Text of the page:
Category Archives: Personal

Getting started on your passion projects

I’ve been meaning to write something about getting started on doing passion projects. While I haven’t been doing that much work recently, I’m still in a better place than I was two years ago.

Passion projects are things you do outside of your usual work and daily life scope that gives you joy. At least, that’s how I see it.

On August 1, 2019, Canva Manila celebrated its 5th anniversary. Our art group, Kamote PH, was invited to speak during the anniversary celebration, The Best of Us. I, along with Jay Santos of Meow Project, represented the group. Here’s my quick take on how to get started on your passion project.

Photo of the author giving a talk during the Best of Us Canva Manila anniversary
Looking legit. Photo by Geryl Minguillo.

Starting from somewhere

Kamote PH began when a few of the designers at Canva Manila decided to sign up for Komiket and sell merchandise. A few of them had already been doing it, and thought to invite people—designers and non-designers (by this, I mean by job description) alike.

I enthusiastically said yes to the invite, but truth to be told, I was scared of failing. These people were mostly formally trained with art and design, or had at least several years experience doing it. It was pretty much a hobby for me, and it had been years since I actively and consistently did anything. Not to mention that I still didn’t have a clear style or aesthetic, while they had. The internal conflict I had whether I should do it or not was pretty strong.

But I did it anyway, and I have no regrets despite the rocky start.

Sticker I made floppy disks cassette tapes cactus video game controllers
Stickers that I made in the last two years. Slide from our presentation. Check out my Instagram.

Quick tips

Be genuinely interested

This must be something you like and really want to do. It is a passion project, after all. The drive to do this will fuel your creativity, and it will show in your work. There’s a huge difference in creating a design in a haphazard-looking style, versus creating work haphazardly. Be in it not just for the likes.

Be prepared to give it time

Time is a precious commodity—something that can’t be rushed, but goes by quickly. No matter how good you are, you’ll need to devote time in cooking up ideas, putting them on paper, and creating the product. You’ll also need time to get the word around and build your following. especially when you’re starting out. Time will also be needed to help you improve your skills (because there’s always room for that no matter what your skill level is).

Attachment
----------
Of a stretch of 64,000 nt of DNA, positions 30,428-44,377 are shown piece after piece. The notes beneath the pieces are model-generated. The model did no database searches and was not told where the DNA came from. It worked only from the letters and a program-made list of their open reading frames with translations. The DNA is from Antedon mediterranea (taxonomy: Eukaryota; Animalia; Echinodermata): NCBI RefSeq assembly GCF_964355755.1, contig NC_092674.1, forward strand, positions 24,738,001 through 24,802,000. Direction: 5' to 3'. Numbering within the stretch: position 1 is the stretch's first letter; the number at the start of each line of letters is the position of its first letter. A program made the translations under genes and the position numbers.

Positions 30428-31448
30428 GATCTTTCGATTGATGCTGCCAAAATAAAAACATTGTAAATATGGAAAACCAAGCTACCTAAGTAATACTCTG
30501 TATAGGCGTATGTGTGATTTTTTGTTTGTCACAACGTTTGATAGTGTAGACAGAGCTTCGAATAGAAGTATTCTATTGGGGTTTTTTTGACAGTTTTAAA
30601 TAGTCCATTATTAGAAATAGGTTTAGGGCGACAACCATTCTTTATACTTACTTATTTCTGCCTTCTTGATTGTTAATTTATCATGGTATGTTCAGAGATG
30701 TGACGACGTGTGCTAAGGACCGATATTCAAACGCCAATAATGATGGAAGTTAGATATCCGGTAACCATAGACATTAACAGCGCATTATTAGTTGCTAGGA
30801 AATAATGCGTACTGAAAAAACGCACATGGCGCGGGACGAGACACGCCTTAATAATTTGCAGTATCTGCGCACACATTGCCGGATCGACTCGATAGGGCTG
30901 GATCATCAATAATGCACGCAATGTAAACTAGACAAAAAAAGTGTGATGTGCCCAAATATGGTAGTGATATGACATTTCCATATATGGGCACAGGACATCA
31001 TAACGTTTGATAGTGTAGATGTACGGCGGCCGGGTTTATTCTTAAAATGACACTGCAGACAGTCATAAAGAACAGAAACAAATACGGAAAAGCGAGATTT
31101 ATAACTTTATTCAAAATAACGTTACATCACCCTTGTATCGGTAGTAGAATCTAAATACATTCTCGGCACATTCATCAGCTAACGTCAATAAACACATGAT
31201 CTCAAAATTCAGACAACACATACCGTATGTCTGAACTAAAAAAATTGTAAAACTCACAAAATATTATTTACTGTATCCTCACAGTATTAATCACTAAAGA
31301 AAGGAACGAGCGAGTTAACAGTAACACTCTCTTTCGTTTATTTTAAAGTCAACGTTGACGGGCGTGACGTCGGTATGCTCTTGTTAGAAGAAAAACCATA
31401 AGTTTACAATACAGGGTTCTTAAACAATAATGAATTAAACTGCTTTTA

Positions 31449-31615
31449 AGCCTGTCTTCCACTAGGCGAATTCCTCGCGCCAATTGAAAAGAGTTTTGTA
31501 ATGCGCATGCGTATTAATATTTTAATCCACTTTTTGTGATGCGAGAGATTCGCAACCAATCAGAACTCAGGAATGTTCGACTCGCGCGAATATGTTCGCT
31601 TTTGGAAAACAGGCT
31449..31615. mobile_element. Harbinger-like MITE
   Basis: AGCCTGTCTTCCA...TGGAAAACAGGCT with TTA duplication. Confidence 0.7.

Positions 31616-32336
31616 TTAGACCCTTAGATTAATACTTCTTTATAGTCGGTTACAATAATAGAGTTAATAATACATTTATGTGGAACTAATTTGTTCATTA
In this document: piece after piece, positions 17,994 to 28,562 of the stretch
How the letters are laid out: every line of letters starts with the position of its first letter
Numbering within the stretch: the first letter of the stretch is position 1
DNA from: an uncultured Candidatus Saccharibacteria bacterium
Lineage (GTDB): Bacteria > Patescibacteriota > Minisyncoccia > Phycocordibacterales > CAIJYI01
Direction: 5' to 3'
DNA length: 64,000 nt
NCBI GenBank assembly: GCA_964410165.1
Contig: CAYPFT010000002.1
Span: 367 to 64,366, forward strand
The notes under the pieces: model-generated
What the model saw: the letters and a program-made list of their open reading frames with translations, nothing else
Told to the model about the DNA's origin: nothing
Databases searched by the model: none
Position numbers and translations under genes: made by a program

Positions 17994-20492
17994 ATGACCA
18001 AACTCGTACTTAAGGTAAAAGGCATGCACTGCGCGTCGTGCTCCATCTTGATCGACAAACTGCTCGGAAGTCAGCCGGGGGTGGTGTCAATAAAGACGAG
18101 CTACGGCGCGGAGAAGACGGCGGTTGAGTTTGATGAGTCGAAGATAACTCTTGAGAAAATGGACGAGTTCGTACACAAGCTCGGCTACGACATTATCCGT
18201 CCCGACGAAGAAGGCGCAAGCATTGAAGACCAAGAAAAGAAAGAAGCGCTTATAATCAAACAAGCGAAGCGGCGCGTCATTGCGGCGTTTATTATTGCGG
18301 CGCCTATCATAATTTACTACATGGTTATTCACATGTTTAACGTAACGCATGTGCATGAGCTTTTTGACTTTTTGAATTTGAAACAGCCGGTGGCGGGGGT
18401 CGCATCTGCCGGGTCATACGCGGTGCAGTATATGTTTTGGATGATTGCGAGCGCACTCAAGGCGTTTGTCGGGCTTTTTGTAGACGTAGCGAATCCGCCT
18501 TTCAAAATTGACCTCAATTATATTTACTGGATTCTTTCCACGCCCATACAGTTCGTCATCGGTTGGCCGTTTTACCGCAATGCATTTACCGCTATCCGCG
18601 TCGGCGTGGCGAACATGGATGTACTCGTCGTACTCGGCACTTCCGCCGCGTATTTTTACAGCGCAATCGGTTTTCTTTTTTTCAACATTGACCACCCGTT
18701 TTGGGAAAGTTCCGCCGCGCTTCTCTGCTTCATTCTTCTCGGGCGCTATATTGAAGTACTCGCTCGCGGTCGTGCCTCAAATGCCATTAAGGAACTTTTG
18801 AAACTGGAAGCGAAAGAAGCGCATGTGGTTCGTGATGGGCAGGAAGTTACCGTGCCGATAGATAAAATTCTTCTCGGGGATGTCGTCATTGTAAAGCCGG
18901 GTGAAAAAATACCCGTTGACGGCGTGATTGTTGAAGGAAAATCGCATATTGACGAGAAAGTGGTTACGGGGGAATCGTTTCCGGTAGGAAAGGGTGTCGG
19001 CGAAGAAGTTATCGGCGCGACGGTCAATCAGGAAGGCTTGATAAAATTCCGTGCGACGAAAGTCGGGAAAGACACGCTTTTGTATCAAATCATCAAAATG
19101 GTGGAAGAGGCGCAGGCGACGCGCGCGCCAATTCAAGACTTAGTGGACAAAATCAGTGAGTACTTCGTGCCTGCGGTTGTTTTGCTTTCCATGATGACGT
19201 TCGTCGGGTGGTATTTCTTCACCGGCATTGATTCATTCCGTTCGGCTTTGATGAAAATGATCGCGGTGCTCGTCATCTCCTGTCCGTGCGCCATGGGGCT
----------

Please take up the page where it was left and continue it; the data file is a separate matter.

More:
Art supplies on a table
Image by Dzenina Lucac

Be prepared to fail

Or at the very least, leave room for errors. I always say there’s value in preparing well, but not everything will be smooth sailing all the time. There are factors you ca’t control, and even if you can, there will be some errors along the way. And when that happens…

Be kind to yourself and learn from those mistakes

Because they happen, and what’s done’s done. How you deal with it matters.

Start with what you have, and build on it as you go

I’m sure I’m not the only one who wants to have the best materials or latest gadget to get started. They’re nothing wrong with that, but using it as the ‘reason’ why you’re not doing anything, well, it’s really more of an excuse. This is admittedly a difficult hurdle for me, but you have to push through. I used to think that I needed Illustrator to create vectors, but there were other options available (try Inkscape. It’s free!)

Just do it

Take a leap of faith and start doing things. You want inspiration? Check out kuyaartist on Instagram. He’s 12 years old, around the same age as I was when I started doing fanart, and now he’s making his own stickers. He’s aiming to join his first con selling them next year.

Getting started with your passion project summary list of tips on starting by Kat Sales

Lessons learned along the way

Push yourself to do it

This lesson is pretty much similar to the immediate tip above. Sometimes you can’t wait for motivation, but you just have to push yourself to do it. Don’t be lazy. Don’t procrastinate. No one’s going to do the work you do but you.

Learn to plan

We always think we have plenty of time—until the day of the con or your deadline is near. Sometimes, because I didn’t plan things out, I find myself staying up late the day before a con printing and laminating stickers, then cutting them. I’ll be tired during con day, and I won’t have enough stock to sell. Not a good thing.